Jill M. Mateo


Research Interests

CV & Publications


Lab Members

Field Research

Research in the News

Prospective Students

Prospective Field Assistants


In addition to the projects listed above, in the future I hope to explore the following research topics:

    - sexual selection and the effect of ecological differences on mating systems
    - chemical ecology of social recognition
    - self-referent phenotype matching and its role in nepotistic behaviors
    - within-family relatedness and social bonds among humans
    - MHC, kin recognition and social interactions, including mate choice and nepotism
    - the role of bacteria and MHC in odor production
    - mate choice and odors, including how odors convey information about reproductive status and health
    - population differences in predation pressure and survival strategies

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Much of my research is conducted in the eastern Sierra of California.

Most of my research focuses on Belding's ground squirrels (Urocitellus beldingi), a species found in mountainous areas of the western US. I do most of my research at a field site in Rock Creek Canyon, in the eastern Sierra, as well as at the Sierra Nevada Aquatic Research Laboratory (SNARL), near Mammoth Lakes, CA. My main site is an alpine meadow near Rock Creek Pack Station and Rock Creek Lodge. However, I study animals from several populations, including locations near Saddlebag Lake and Tioga Lake (near Yosemite National Park), Mono Lake (read descriptions of ecological and behavioral research in the lake basin), Mammoth Lakes Basin (see Forest Service Information) and sites within Rock Creek Canyon.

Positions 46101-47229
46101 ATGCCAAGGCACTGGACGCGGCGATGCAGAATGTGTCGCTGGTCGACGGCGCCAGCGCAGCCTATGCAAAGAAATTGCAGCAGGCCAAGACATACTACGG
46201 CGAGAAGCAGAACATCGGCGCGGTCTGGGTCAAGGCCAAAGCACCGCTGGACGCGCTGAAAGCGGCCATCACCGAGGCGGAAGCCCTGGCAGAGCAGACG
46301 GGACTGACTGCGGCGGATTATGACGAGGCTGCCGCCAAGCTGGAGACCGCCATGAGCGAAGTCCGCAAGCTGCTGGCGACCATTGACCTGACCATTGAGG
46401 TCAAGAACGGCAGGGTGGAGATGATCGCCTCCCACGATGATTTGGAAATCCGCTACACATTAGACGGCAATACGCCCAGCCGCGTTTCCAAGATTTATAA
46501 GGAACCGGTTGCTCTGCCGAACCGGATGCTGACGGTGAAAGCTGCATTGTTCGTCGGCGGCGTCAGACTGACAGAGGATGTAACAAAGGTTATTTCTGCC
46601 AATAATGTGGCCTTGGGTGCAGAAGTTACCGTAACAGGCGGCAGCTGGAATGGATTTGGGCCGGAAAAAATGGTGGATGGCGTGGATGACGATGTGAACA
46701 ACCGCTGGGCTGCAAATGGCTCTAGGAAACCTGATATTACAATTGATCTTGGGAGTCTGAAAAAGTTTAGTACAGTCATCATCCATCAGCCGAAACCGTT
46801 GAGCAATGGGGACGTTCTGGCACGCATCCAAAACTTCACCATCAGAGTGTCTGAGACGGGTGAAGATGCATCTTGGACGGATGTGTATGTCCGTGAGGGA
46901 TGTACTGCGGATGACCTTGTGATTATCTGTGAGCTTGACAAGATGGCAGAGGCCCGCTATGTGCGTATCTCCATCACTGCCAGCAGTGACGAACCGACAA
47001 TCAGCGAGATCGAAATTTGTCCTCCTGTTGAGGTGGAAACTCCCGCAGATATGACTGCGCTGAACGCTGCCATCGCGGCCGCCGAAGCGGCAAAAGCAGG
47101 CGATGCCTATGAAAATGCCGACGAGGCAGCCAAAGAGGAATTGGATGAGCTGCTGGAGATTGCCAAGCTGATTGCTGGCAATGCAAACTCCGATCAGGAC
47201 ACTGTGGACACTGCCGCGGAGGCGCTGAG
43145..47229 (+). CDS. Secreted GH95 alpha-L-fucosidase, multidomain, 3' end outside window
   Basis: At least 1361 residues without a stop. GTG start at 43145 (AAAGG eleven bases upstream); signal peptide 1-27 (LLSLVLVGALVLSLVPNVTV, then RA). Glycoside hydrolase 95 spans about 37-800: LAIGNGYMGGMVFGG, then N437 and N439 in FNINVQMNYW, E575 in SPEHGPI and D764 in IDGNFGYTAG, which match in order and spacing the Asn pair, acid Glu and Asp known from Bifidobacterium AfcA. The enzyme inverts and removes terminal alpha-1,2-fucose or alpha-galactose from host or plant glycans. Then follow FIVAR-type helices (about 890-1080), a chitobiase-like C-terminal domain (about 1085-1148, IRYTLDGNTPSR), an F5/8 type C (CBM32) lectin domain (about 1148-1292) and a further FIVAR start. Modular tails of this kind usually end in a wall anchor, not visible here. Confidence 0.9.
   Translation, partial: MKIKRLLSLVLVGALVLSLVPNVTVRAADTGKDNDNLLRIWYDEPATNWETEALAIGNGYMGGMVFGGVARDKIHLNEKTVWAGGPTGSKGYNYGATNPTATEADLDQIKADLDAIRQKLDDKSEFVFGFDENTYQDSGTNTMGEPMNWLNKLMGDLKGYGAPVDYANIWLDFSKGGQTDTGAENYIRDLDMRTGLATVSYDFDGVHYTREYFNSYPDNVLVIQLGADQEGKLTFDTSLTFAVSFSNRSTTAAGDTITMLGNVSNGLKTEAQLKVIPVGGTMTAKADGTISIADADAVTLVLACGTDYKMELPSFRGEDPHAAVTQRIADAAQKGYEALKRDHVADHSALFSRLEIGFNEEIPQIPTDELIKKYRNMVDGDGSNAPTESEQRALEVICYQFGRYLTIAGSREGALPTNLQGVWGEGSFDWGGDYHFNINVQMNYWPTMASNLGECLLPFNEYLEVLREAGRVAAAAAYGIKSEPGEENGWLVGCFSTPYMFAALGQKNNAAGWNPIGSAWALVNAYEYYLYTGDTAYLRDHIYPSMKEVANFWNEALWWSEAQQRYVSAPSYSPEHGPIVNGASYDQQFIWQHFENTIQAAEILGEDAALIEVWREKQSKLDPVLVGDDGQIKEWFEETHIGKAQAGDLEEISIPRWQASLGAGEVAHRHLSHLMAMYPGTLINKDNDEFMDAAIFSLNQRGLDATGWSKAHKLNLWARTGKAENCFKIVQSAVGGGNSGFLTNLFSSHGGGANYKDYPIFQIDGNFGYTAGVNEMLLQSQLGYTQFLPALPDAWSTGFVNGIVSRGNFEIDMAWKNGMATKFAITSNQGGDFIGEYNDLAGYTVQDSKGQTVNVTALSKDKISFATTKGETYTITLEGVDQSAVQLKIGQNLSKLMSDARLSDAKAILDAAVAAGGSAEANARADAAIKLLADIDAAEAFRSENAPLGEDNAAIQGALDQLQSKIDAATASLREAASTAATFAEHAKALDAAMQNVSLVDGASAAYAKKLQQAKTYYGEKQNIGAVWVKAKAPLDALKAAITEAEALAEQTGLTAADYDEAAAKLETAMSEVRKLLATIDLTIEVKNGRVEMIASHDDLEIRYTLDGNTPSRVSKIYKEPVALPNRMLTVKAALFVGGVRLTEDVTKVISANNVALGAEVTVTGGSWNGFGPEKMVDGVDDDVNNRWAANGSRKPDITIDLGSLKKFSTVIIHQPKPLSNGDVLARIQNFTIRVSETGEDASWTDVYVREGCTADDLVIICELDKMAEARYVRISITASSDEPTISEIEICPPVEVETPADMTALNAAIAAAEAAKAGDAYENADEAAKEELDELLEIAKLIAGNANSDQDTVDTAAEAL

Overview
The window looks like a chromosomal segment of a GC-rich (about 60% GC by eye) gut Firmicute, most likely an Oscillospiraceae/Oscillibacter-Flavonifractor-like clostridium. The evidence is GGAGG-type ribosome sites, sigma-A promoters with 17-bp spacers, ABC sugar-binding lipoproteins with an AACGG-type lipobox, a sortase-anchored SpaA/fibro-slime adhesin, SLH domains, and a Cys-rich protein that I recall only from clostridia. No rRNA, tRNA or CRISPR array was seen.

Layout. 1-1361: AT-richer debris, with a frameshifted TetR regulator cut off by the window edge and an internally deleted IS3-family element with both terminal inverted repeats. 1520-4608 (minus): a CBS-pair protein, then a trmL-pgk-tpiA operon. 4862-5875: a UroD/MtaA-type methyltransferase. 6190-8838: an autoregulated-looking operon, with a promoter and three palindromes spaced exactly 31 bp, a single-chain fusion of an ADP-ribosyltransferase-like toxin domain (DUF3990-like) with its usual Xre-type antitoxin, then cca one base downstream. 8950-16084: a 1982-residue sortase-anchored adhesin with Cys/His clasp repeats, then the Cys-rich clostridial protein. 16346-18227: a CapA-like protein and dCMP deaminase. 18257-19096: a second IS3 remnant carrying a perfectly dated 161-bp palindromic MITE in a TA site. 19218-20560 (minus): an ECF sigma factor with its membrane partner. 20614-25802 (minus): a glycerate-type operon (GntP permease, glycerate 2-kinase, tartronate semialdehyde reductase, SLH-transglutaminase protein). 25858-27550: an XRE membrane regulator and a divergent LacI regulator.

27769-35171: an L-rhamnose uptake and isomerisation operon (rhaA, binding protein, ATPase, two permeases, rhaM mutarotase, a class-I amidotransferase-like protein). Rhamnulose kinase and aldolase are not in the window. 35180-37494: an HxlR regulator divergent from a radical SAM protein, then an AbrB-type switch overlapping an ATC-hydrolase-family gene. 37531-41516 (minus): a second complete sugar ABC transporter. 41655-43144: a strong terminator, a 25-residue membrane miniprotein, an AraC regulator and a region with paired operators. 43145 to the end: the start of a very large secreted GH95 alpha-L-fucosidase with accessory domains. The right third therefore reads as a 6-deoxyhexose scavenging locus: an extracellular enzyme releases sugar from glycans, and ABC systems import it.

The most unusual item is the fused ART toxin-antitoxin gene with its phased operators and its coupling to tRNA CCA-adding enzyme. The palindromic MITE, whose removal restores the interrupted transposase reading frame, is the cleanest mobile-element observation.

Research Interests

My research focuses on the development of adaptive behavior. Because adaptations are specific to the environments in which they were selected, it follows that the development of these traits is also linked to the specific environments, whether social or physical, that organisms normally encounter.

For example, I have studied the mechanisms of two functional behaviors: communication and anti-predator strategies (especially the role of stress on learning and modification of these behaviors) and recognition of kin (including the 'armpit effect'). Although the adaptive significance of these behaviors has been demonstrated, how they develop in young animals is usually unknown.

I also study how kin recognition facilitates the avoidance of inbreeding, observing mate choice among females and resulting paternity of their young.

Juvenile Belding's ground squirrels

All images copyright of Jill Mateo